I had thought to make it back from the store before the girls arrived for the pie-baking this morning, but they had already peeled and sliced an enormous bowl of apples and mixed up the first batch of piecrust dough by the time I walked in the door. Well, of course they did. I had forgotten that they are young women now, and that we have been making pies together since they were little girls. They know just what to do.
Our group is not complete. One is married and living in California, creating a version of the dinner she learned to prepare here, in her own home out there. A young man who baked with us a couple of times is in the service now. Another young woman who has sometimes been part of the bake-off is preoccupied this year: her father just died. She is the first of this group of friends to know that loss.
Soon the ovens were hot and the windows were beginning to fog. None of us could pin a name on the large squash Peg grew out back this past summer, but it yielded a tremendous amount of pale yellow flesh, enough for two large pies, a pot of pumpkin soup and four ramekins of pumpkin custard. You'll notice that I am calling it a pumpkin -- we added some food coloring until it was more a robust orange than a pale yellow. Whatever it was before, it's a pumpkin now.
What is mincemeat, actually? someone asked, and there was a chorus of "Eeuws!" when I explained about tiny pieces of ground-up meat and suet mixed with wine, dried fruits and maybe a bit of honey in medieval times. People didn't like to waste food, I said, and went on to admit that modern mincemeat is usually meatless.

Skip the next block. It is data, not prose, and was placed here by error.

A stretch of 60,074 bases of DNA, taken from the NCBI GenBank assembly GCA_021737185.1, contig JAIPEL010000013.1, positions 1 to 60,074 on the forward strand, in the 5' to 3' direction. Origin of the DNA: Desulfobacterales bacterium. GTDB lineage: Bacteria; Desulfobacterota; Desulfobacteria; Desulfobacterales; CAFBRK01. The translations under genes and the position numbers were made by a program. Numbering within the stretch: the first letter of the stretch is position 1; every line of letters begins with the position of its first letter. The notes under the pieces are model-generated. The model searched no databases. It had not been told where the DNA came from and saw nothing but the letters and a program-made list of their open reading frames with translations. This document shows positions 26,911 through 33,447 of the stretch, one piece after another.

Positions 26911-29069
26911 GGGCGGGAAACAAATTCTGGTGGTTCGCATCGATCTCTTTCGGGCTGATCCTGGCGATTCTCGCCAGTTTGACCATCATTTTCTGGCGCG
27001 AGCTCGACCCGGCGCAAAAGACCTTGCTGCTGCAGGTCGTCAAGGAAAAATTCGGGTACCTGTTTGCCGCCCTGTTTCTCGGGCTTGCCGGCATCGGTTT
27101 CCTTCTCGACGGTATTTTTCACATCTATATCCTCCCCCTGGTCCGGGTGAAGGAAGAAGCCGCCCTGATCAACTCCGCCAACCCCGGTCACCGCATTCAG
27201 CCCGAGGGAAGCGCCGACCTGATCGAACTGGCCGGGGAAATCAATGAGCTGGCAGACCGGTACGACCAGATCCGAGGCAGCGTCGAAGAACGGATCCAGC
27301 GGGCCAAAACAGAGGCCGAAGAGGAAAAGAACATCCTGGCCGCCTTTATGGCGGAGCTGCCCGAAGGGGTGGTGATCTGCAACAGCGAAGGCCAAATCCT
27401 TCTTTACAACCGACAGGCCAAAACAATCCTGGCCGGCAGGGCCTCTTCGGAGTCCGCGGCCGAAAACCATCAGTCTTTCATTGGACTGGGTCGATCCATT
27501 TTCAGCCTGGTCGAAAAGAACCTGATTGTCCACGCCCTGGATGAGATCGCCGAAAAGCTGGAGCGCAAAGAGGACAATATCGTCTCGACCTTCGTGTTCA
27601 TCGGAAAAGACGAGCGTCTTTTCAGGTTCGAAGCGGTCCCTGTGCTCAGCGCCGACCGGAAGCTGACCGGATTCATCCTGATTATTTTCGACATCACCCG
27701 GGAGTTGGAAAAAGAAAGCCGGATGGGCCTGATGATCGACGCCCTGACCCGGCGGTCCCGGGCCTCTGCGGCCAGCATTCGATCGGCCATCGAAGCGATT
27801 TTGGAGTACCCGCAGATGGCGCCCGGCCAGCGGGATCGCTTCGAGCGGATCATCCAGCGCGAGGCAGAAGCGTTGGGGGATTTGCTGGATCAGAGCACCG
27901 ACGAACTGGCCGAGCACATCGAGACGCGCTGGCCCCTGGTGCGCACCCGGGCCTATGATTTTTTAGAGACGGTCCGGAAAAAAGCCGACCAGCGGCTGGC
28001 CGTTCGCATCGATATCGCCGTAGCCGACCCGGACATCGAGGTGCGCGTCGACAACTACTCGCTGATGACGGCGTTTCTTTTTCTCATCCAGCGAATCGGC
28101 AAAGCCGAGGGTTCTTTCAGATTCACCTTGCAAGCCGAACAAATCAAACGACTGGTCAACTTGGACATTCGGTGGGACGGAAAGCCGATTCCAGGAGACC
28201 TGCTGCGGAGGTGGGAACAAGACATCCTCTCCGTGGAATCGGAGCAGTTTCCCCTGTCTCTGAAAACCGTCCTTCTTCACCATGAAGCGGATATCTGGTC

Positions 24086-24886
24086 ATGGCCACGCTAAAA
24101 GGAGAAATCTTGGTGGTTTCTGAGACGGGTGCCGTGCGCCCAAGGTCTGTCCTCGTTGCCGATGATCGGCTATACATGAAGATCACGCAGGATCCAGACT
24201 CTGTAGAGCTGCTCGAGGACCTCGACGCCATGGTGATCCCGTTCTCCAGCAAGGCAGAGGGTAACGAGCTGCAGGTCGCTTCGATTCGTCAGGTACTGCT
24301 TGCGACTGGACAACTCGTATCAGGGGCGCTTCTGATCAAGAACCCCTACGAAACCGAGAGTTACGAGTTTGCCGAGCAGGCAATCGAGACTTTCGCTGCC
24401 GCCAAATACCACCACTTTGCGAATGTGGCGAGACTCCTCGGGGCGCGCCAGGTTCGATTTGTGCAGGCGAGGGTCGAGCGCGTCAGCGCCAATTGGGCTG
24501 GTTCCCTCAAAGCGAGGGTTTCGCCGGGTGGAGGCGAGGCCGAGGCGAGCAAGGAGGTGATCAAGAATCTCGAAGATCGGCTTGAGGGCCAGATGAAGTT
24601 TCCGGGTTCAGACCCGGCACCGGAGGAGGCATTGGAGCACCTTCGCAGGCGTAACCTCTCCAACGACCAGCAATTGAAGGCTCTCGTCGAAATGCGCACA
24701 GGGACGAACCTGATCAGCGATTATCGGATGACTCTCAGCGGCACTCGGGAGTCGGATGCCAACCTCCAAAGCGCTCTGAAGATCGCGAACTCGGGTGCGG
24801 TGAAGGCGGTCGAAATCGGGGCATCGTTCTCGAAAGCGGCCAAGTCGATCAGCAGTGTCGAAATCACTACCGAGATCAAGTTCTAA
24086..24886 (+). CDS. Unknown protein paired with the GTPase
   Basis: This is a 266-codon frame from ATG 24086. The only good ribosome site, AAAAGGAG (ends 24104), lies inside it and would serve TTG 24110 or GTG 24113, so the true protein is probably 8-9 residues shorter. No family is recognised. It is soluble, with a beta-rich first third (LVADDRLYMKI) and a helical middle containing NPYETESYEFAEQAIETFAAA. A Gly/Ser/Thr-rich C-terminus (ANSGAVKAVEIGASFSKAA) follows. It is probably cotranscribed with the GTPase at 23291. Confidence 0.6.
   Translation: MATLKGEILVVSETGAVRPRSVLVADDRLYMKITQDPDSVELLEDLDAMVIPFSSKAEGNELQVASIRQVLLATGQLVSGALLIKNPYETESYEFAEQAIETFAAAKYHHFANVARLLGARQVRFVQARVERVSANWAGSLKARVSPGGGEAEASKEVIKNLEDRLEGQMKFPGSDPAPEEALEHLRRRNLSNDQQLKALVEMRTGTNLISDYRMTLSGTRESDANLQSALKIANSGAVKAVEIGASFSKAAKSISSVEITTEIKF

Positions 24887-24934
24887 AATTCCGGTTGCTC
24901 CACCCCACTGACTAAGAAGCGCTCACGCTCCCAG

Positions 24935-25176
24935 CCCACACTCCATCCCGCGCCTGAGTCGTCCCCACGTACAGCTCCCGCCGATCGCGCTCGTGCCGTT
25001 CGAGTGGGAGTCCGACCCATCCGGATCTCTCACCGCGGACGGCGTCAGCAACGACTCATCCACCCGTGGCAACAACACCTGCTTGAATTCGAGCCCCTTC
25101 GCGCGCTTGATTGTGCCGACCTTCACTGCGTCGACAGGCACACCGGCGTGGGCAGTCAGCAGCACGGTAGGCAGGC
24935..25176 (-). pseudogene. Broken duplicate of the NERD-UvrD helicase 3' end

Are you making a turkey? I asked Rosie in California. I could hear the baby in the background; she's a squealer, that little one. Yes, she was. And she's trying a new green bean dish. A new pie, not one of our old standbys. A cheating pie, she said. It has a graham cracker crust. But I have to do the whole meal myself.
Sometimes you just have to cheat a little, I said, thinking of the tinted pumpkin pies. Sometimes you just have to make do. The main thing is that we find a place in which to be thankful for what we have, whatever it is. However different it may be from what we used to have. Or even what we wish we had. It is what it is, and we're all still here.
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